Is your fever the ubiquitous seasonal flu or is it a symptom of the more ominous dengue, malaria, chikungunya or Japanese encephalitis? Each monsoon brings with it a barrage of infections that threaten to lead up to mind-numbing hospital visits with heart-stopping bills and stony-faced clinicians sucking your blood out for endless tests.
There’s no getting away from infection. It could be dengue, malaria, chikungunya, Japanese encephalitis if you’ve been travelling through the paddy belts of Assam and Bengal, or even Zika, if you’ve just been back from South America, or H1N1 or seasonal influenza if you’ve been taking public transport.
Worse, it could be a combination of a couple of the above. Dengue and chikungunya are under-reported in India, reported a study in PLOS Neglected Tropical Diseases. Testing blood samples from 1,010 people across 50 locations in Chennai, home to over 6 million people, showed that nearly all of them had been exposed to dengue and 44% to chikungunya. Yet almost none reported having been infected, either because they had very mild disease or weren’t diagnosed.
The symptoms of most mosquito-borne diseases are similar, making diagnosis hard without tests that can leave you poorer by upwards of Rs 20,000 just to find out what is making you ill.
There are, however, minor differences in symptoms that can help your physician distinguish between the infections, so it’s important for you to red flag them to dodge misdiagnoses. Here’s how to spot ‘localising symptoms’ that indicate the underlying cause of the fever. A cough and runny nose with fever is most likely to be seasonal flu, while blotchy skin points to dengue and joint pain to chikungunya.
Dengue In nine in 10 cases, dengue causes fever, headache and muscle pain that subsides on its own within a week. All you need is paracetamol for fever and water to prevent dehydration. Differentiating symptoms are loss of appetite, nausea, severe pain behind the eyes that gets worse with the eye movement (retro-orbital pain), skin rash or blotchy skin (appears two to five days after fever begins), and rapidly falling platelets (white blood cells).
Bruising, bleeding from nose, gums or mouth, vomiting with traces of blood, dark stools or breathing difficulty are medical emergencies that need immediate hospitalisation. Never use aspirin and other NSAIDs (non-steroidal anti-inflammatory drugs) to lower the fever as these have blood-thinning properties and aggravate risk of bleeding (haemorrhagic syndrome).
Chikungunya outbreaks are limited to a handful of southern states, but infection spreads to most parts of India through infected travellers. Close to 30,000 confirmed cases were reported from 23 states and UTs in 2015, with Karnataka reporting close to a third of the cases. This year, the last count in April confirmed 6,235 cases.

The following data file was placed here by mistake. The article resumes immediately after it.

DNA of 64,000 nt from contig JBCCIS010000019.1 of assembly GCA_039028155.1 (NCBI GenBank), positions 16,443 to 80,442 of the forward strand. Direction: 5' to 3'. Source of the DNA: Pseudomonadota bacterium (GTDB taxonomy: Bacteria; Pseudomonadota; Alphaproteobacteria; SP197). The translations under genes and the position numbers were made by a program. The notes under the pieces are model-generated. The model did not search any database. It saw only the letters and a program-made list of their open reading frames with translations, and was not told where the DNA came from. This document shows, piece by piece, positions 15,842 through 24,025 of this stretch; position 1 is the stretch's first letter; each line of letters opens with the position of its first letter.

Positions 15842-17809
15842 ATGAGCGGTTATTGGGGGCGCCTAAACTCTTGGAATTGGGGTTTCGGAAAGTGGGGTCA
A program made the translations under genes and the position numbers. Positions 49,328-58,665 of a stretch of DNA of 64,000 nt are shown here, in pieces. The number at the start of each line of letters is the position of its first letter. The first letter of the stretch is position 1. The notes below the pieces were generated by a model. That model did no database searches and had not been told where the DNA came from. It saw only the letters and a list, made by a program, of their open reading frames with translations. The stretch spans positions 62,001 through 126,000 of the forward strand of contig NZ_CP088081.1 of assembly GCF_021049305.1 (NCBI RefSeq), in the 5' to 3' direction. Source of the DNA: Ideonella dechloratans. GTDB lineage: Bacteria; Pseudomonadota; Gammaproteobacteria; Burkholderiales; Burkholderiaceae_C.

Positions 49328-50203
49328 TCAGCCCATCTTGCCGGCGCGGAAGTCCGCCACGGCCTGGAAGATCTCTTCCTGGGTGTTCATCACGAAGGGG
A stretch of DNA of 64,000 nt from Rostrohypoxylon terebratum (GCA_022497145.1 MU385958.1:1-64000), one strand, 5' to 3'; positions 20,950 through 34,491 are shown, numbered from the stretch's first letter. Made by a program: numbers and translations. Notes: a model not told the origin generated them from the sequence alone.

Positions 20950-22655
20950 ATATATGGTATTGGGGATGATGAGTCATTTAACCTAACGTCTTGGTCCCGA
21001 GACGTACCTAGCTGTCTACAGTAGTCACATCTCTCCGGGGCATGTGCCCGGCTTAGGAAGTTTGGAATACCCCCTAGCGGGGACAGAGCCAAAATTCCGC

Signs include fever with severe pain and/or swelling in the joints (hands, feet, ankles and wrists), headache, muscular weakness and inability to walk. Though the joint pain may last for several weeks to months, the disease rarely needs hospitalisation.
Seasonal Influenza, swine flu
Unless a new flu virus is causing infection, infected people otherwise healthy usually have mild fever accompanied with cough, nasal congestion and body ache that lasts for five days to a week. Influenza usually causes death by aggravating existing diseases such as congestive heart failure, uncontrolled diabetes and lung diseases (pneumonia, chronic obstructive pulmonary disease).
This year in south Asia, milder forms of two influenza A viruses – “swine flu” 2009 (H1N1) pdm09-like virus and “Hong Kong flu” 2014 (H3N2)-like virus – are causing infection along with influenza B Brisbane/60/2008-like virus (B/Victoria lineage), says the World Health Organisation’s July 11 flu update. Quadrivalent flu vaccines are recommended to protect against the flu in 2016.
Malaria is an acute parasitic infection caused by Plasmodium falciparum or Plasmodium vivax in India, which causes high fever with chills, nausea and headache. Most people recover within a week. Infection from the chloroquine-resistant P. falciparum parasite, which was causing disease only in the north-eastern states a decade ago, has higher rates of complications and causes 90% of malarial deaths. This deadly strain has now replaced the milder P. vivax malaria across India and now accounts for 66% of all malaria cases.
Zika, Japanese encephalitis
No Zika cases have been reported in India, which reported 180 Japanese encephalitis cases till June 30, almost exclusively from rural Assam, West Bengal, Tripura and Bihar. Worry about these only if you develop fever and headache after travelling in these parts.
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